It’s one of the most familiar facts in the world that we have this subjective experience, but it’s also one of the most mysterious. Why is it that these physical processes in the brain should produce subjective experience? Why doesn’t it go on in the dark without any consciousness at all?

David Chalmers

Born: April 20, 1966

David John Chalmers is an Australian philosopher and cognitive scientist specializing in the areas of philosophy of mind and philosophy of language. He is Professor of Philosophy and Director of the Centre for Consciousness at the Australian National University. He is also a University Professor, Professor of Philosophy and Neural Science, and a Director of the Center for Mind, Brain and Consciousness (along with Ned Block) at New York University. In 2013, he was elected a Fellow of the American Academy of Arts & Sciences.

Available Documents: 3

Hard Problem of Consciousness
Video
July 5, 2016
1,323
09:05
178
Philosopher David Chalmers on the combination problem, dualism, and panpsychism. You can watch the original video on YouTube.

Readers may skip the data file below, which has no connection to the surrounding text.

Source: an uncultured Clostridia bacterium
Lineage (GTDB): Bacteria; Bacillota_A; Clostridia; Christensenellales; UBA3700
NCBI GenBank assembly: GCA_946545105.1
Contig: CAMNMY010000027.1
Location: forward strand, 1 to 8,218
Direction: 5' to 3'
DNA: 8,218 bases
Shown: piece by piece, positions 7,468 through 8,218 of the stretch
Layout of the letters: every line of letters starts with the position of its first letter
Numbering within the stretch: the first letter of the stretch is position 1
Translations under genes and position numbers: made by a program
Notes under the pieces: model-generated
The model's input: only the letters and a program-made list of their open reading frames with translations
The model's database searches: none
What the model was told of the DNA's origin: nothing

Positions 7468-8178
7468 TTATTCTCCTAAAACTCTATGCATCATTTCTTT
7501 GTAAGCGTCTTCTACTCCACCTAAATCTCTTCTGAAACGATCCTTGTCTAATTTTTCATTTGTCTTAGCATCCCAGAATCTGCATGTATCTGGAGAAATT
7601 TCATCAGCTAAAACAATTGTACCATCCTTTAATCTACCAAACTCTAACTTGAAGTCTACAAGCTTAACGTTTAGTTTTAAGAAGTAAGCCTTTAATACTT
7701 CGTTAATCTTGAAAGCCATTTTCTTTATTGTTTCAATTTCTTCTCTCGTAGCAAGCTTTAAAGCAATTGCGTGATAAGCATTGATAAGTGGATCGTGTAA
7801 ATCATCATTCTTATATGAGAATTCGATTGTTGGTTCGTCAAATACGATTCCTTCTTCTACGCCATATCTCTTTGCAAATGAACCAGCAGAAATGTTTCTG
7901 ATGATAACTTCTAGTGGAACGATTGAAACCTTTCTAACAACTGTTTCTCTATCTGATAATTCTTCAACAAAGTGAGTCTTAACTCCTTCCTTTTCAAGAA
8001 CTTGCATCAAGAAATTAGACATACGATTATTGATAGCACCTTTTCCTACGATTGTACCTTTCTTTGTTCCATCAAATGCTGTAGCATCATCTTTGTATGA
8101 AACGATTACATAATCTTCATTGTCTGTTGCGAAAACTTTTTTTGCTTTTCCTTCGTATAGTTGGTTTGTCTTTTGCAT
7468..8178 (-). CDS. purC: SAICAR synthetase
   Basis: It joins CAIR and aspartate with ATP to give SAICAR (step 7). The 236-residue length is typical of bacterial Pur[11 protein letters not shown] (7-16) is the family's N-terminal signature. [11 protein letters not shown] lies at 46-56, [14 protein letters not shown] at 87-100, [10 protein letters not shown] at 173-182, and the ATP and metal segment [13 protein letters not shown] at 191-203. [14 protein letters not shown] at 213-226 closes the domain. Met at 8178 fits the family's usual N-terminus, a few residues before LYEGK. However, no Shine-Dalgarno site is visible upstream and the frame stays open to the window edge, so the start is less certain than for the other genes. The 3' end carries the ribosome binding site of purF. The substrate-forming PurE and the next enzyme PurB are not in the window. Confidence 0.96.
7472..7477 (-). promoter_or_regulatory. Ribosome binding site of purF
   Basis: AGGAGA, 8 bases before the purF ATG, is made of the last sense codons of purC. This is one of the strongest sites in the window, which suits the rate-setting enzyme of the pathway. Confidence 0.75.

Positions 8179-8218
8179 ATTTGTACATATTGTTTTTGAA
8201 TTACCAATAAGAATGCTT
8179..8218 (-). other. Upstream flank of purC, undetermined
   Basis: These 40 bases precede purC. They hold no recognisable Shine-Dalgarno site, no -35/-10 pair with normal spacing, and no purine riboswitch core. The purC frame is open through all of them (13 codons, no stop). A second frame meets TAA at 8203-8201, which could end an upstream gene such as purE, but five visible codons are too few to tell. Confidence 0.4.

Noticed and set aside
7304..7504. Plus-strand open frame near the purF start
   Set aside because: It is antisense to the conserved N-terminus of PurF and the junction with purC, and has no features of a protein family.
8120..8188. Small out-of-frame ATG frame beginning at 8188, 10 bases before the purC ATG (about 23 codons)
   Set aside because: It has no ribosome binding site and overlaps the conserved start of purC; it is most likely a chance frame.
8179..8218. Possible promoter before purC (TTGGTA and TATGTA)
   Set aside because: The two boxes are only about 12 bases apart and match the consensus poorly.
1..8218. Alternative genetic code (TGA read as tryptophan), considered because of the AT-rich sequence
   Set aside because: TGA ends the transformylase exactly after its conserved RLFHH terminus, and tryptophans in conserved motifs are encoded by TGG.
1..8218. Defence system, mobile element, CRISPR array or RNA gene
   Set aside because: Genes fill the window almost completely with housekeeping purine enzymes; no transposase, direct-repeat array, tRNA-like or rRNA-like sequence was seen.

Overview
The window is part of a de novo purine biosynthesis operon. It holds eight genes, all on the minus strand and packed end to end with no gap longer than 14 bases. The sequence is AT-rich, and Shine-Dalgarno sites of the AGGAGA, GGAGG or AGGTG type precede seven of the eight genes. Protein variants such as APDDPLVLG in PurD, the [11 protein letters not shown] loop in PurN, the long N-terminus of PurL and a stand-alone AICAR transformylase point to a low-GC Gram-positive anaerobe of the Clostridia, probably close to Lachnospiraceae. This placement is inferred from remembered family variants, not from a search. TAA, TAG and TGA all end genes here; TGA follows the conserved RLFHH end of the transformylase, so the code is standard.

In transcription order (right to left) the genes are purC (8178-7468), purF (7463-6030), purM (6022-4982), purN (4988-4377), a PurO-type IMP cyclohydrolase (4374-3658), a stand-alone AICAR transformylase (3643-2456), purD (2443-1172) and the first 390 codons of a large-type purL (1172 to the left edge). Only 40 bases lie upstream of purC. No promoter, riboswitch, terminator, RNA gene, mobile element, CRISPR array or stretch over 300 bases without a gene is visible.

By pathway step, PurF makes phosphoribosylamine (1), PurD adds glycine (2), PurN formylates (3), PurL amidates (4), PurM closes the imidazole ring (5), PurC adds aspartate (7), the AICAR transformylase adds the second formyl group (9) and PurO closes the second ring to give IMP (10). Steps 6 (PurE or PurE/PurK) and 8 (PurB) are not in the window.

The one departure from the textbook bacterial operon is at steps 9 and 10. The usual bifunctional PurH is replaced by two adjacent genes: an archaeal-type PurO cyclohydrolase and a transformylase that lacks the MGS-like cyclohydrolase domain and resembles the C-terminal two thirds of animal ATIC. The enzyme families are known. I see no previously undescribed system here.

The Extended Mind
Research Article
January 1998
6,024
+1
17
Where does the mind stop and the rest of the world begin? The question invites two standard replies. Some accept the boundaries of skin and skull, and say that what is outside the body is outside the mind. Others are impressed by arguments suggesting that the meaning of our words ‘just ain't in the head,’ and hold that this externalism about meaning carries over into an externalism about mind. Clark and Chalmers propose the pursuit of a third position: active externalism, based on the active role of the environment in driving cognitive processes.
What is Extended Mind?
Discussion
April 18, 2018
1,030
05:39
30
Chalmers makes a compelling argument that our definition of “mind” is too constricted. Objects in our environment augment and take over certain functions for our brains, extending our cognitive processes out into the physical world beyond our bodies.



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